Starting October 1, many food products will sport new labels, catching the eye of shoppers everywhere. The question arises: what are these labels, and what’s their link to the European Union?
Rebecca Kaya from Ashbury, a food label consultancy, sheds light on the introduction of these ‘Not for EU’ labels. Their advent traces back to the UK’s departure from the EU in 2020, which introduced complications in trade between the UK and Northern Ireland (NI) due to economic borders. With different food regulations between the UK and EU, products shuttling between them necessitated border checks and paperwork, a financial strain for businesses.
The ‘Not for EU’ labels emanate from the ‘Windsor Framework’, a UK-EU agreement for smoother retail goods movement from Great Britain to NI. This framework addresses the disparities between GB’s biosecurity and goods standards and the EU’s standards followed in NI. It outlines rules for transferring specific retail items, including food, from the UK to NI.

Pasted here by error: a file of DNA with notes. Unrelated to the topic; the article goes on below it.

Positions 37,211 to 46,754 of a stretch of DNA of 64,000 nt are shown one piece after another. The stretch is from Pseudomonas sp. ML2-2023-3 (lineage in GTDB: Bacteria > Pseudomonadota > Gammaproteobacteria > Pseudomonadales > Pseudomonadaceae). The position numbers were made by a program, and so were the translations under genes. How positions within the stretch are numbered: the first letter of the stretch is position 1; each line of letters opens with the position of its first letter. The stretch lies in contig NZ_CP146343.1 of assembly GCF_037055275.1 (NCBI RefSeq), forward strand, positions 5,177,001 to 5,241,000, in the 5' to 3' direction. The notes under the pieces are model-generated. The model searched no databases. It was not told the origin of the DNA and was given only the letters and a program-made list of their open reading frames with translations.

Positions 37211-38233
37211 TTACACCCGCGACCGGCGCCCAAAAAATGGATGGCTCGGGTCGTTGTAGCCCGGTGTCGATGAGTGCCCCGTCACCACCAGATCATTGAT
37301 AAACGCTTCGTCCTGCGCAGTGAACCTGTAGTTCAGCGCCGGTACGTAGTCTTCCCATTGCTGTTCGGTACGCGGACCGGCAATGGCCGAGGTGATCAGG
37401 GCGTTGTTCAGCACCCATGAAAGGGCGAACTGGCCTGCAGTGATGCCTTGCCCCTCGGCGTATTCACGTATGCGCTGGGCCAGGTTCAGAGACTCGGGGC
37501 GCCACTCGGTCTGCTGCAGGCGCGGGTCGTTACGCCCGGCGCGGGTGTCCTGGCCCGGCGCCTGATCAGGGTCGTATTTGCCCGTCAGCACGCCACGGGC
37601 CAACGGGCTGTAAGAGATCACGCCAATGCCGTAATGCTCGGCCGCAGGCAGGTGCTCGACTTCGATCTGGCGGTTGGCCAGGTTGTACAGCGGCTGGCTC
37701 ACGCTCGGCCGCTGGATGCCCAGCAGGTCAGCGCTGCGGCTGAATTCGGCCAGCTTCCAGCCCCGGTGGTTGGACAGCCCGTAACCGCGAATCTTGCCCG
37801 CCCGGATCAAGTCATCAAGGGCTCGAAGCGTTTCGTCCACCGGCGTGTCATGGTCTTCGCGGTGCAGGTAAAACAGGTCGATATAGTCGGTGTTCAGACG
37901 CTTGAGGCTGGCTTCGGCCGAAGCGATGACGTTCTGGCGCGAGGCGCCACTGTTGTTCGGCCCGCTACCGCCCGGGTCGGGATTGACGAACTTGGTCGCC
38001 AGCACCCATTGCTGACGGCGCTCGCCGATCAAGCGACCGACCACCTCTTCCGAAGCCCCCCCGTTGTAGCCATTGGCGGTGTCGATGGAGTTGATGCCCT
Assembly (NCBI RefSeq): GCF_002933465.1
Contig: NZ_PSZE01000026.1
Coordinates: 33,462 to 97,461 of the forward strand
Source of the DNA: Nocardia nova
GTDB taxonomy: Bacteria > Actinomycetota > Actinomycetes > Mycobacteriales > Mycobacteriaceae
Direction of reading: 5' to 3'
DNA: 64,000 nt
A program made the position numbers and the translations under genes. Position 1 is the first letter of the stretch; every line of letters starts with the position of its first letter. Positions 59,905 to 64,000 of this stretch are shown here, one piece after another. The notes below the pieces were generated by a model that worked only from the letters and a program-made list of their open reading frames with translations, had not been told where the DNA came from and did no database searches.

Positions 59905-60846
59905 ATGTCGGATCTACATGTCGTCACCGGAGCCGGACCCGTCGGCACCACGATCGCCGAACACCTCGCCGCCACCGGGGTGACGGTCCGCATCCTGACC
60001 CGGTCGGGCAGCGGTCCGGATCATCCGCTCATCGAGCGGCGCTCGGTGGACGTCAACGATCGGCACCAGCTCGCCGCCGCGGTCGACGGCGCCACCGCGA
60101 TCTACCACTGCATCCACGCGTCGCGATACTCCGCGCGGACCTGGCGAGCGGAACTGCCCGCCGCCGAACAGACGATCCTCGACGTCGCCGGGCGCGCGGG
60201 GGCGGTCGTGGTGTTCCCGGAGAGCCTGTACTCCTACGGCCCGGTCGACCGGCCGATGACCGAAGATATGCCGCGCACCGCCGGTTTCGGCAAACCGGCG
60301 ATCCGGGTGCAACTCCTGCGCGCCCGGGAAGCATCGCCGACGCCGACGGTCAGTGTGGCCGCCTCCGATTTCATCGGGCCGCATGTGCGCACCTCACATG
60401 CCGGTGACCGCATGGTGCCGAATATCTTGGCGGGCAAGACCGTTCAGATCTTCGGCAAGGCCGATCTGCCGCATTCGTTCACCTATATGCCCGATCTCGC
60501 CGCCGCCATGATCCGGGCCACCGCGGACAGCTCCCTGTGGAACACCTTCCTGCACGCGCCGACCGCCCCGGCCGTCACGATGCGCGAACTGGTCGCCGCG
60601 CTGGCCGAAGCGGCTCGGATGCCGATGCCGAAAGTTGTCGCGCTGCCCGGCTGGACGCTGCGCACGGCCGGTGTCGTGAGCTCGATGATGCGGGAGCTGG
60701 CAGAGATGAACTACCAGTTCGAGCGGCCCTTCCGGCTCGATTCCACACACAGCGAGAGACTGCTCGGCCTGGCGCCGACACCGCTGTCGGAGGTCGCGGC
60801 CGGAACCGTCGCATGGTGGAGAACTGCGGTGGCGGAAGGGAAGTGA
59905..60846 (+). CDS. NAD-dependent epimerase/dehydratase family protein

A highlight of the Windsor Framework is the institution of ‘green’ and ‘red’ lanes for imports, operational from October. Products entering NI from GB that are unlikely to move to the EU will use the ‘green lane’ and will feature the ‘Not for EU’ label. Conversely, the ‘red lane’ is reserved for goods potentially entering the EU from NI, necessitating full customs checks and EU biosecurity measures, with no requirement for the new label.
From October 1, ‘Not for EU’ labels will appear on packaged meats, including beef, pork, and poultry, and select dairy products like pasteurised milk and raw cheese. By October 2024, the label requirement expands to encompass all milk, cheese, yoghurt, and ice cream. This initial phase paves the way for more regulations in the future.
The efficacy and impact of these changes on the food industry remain a topic of debate, especially concerning the UK-NI border friction. Nonetheless, shoppers should brace for the presence of these new labels in supermarkets.